In hindsight, I was pretty stupid and thoughtless back then.

  16. werdsmith Silver badge

    I imagine that we all have an air-con in server room water story.

    I have one, so bizarre that I can't tell it on here because my colleagues at the time will know it's about them and will not be thanking me.

    1. Aladdin Sane Silver badge

      That's what the Anonymous Coward option is for.

      1. DropBear Silver badge

        And how does that help when everyone involved knows exactly who the person telling the story is...?

  17. Anonymous Coward
    Anonymous Coward

    IIRC A new Data Centre was built next to a river that was subject to tidal surges. There were electric pumps in the surrounding yard in case a 50 year flood occurred.

    It was found that the mains electricity to the pumps failed in a severe flood.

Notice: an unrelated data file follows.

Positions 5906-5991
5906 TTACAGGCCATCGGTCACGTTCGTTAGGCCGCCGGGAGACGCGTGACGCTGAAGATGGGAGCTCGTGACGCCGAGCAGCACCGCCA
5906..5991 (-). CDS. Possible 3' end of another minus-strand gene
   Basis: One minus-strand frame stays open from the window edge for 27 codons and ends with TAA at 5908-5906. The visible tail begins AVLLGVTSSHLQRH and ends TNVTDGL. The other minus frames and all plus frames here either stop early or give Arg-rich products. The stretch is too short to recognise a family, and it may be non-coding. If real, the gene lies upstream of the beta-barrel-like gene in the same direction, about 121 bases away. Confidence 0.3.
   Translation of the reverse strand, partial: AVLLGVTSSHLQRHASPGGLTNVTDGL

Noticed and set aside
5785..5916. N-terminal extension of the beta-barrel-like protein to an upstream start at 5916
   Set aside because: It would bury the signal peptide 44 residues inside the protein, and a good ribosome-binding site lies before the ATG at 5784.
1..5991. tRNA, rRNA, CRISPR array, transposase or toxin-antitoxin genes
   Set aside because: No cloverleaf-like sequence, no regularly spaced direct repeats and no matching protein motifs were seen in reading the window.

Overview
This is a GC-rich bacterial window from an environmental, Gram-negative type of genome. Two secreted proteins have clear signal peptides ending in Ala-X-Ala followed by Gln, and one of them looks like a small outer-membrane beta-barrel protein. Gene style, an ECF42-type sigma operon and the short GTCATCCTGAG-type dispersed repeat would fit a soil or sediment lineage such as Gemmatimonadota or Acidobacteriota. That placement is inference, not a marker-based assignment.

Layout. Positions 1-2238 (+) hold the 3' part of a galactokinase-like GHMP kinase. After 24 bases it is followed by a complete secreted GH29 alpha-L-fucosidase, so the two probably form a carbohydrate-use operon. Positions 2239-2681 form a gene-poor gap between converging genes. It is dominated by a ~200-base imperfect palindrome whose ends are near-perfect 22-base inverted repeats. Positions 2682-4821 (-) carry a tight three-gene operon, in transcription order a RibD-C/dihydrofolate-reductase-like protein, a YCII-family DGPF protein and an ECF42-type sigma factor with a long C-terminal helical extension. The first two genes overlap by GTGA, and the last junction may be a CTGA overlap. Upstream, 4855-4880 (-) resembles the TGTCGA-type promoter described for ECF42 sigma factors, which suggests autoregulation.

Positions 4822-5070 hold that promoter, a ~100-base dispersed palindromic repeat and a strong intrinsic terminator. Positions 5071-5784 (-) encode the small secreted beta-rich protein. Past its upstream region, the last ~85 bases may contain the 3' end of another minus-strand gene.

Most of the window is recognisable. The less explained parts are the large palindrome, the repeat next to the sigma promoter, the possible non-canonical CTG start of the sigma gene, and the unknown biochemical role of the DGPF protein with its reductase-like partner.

1. Bowlers

      Computer room leak(ers)

      Back in the seventies (sigh) the IBM mainframe computer room was 3/4 below street height. The windows were knee height on the street so easily accessible for viewing in or worse. Not 24hr operation then so when a couple of drunks decided to break in there was no water but a few "leaks" discovered next morning. Whole computer room moved at the next major HW upgrade.

  18. Anonymous Coward
    Anonymous Coward

    I worked...

    ...at an NHS trust many years ago where their cowboy fix for the aircon in one of the server rooms was to let it run down made up channels stuck to the wall into a bucket. It obviously relied on people checking the bucket wasn't full. I reported it once, got ignored.

    When you work in the NHS, you see why its such a mess.

  19. Anonymous Coward
    Anonymous Coward

    Similar Experience